It has been four years now that I’ve been living in Key West, a life changing and challenging move to say the least. Not once have I regretted the decision to live here. While the reasons for leaving my Maryland home are many and complex, the choice of Key West came down to one element – I wanted a village – and I cannot think of a more navigable, comfortable and compassionate village than Key West.
I wanted to live without a car – in part because it would eat up dollars designated for housing, but also because I came from a car-centric environment that I found foolish and excessive. I could hear the rebel in me (a powerful and sometimes guiding force) chanting on a semi-regular basis, “Screw you. I don’t need no stinkin’ car.” Choosing to be carless required a grocer, a drug store and coffee shop within walking or biking distance, requirements that other locales provided but Key West is flat and warm and small – I can’t imagine biking in a Georgetown or Fells Point or Rehoboth or Charlotte year-round. And yes, there are lovely villages like Charleston (which was a contender) but Charleston is so southern (racist) and so vanilla (white), and all of Charleston (like Annapolis) hops into their vehicles to shop the strip malls that circle the city – something that I didn’t want and something that Key West does not have.
I wanted to live simple – and the isolation that comes with living in an outpost makes it very doable. When there is no Target, no Walmart, no Whole Foods, Trader Joes, Kohl’s, no Home Goods, no DSW, no Nordstrom Rack, no major retailer other than Home Depot and Ross, buying habits, be they conscious or unconscious, fall by the wayside – when the goods are not available, you do without – and life is simpler. Oh, of course, Key West has a love affair with Amazon, but it’s easy to tire of online shopping and the rush of an impulsive pick up at the check-out line doesn’t exist.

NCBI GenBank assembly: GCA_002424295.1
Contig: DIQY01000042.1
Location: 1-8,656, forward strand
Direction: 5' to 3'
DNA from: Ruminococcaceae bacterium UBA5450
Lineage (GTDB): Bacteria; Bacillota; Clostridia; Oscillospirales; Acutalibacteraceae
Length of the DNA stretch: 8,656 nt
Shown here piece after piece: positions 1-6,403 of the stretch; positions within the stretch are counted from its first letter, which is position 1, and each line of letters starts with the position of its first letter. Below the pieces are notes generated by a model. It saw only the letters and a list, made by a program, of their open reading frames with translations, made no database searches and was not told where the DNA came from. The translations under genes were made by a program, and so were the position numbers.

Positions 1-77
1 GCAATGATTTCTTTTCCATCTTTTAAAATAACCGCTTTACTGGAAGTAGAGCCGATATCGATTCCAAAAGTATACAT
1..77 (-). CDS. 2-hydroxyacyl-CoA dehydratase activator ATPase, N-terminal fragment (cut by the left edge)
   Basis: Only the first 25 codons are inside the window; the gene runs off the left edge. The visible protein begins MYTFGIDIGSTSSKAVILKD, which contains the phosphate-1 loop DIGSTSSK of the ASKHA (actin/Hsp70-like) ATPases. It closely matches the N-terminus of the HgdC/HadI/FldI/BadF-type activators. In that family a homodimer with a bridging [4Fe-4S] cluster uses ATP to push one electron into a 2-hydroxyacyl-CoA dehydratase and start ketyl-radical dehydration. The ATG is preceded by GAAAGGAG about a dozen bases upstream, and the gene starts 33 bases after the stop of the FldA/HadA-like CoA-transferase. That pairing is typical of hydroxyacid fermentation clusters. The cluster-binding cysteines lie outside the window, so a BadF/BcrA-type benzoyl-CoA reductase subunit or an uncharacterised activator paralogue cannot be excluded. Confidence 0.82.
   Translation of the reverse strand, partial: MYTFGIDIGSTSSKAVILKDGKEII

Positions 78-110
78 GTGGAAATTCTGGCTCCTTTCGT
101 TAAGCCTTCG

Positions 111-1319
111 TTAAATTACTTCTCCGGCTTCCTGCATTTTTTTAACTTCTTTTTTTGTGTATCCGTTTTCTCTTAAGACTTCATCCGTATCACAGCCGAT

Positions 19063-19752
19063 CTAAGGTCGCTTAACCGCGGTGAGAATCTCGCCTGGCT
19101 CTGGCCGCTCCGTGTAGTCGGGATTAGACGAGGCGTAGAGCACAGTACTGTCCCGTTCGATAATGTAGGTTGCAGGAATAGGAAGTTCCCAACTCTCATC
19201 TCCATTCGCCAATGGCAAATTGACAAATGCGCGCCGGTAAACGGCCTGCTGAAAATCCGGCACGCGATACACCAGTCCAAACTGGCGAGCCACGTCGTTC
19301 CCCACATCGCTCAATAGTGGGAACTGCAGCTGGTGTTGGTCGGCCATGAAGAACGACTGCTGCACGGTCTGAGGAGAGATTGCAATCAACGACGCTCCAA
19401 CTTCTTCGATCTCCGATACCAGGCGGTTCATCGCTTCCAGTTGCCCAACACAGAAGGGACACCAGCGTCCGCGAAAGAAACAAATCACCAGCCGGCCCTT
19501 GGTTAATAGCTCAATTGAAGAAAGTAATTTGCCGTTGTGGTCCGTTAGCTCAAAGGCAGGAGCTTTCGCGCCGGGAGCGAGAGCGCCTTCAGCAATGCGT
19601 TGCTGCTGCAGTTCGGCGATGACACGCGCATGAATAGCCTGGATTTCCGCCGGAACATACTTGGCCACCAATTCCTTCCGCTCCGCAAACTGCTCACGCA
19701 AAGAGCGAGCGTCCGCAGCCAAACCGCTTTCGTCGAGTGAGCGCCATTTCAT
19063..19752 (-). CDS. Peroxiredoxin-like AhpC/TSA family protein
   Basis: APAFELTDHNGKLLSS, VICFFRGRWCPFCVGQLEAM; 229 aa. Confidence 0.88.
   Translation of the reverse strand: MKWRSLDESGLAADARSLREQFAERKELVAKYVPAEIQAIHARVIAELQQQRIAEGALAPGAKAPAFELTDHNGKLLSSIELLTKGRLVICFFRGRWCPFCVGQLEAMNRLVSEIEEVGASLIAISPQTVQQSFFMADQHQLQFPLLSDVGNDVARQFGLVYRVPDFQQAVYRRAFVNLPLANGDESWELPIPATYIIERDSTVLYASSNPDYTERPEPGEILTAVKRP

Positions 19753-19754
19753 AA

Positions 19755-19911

I wanted a community, a safe community, because I would be living alone for the first time in 40 years. There is little to no crime here, I’ve walked and biked the streets alone at some very late hours and have never been concerned for my safety. And despite the hoopla associated with Duval Street, the residential sections of the village are extremely quiet, conservative by comparison. We don’t dress up down here. Make-up and hair styling are for work days or travel. We feed each other with mangos and avocados and star fruit and lobster and shared novels. We help maintain each other’s yard and home, we lend time and tools and an occasional vehicle. We all understand that we’re stuck on a rock in the Gulf Stream and it somehow becomes exclusive and special. We are special.
But yes, there is a compromise attached to my Key West address – the heat and the humidity, the most likely of reasons I would consider a move (along with the cry of a baby on the opposite coast). Friends and family are still scratching their heads over my decision to live in the tropics as I’ve professed a dislike of summer my entire adult life. So it goes. I cope. I spend July, August and September indoors, I’ve become accustomed to a thin veil of moisture on my body at all times, convincing myself I have less wrinkles as a result. The Gulf and Atlantic waters are bath like, and there are hurricanes, bugs, lizards, mold, rust, a lot to deal with in a tropical climate. The solution, and how I would like to spend my retirement, is to leave the island during the summer months – but I’m still working, and working on a plan.
I’m still a Key West virgin. I know nothing of the waterways, have eaten at only half the restaurants, and I’m only beginning to experience the depth of the artistic life that Key West affords. This little rock is facing some enormous challenges in the time of covid-19. Business are closing left and right, the service industry has been knocked on its ass, all those big ticket festivals that feed the city have been canceled and the fight with the cruise industry has reached fever pitch. Day-trippers, bored covid shut ins from Miami, are not the most respectful of tourists. It may be years before this village is healthy once again. I know several residents talking about leaving Key West for good, those who can’t find work, can’t pay a mortgage – but that’s a universal challenge at this time. I’m one of the lucky, my finances are sound, my needs are met, my wants are few, no regrets. It took a village.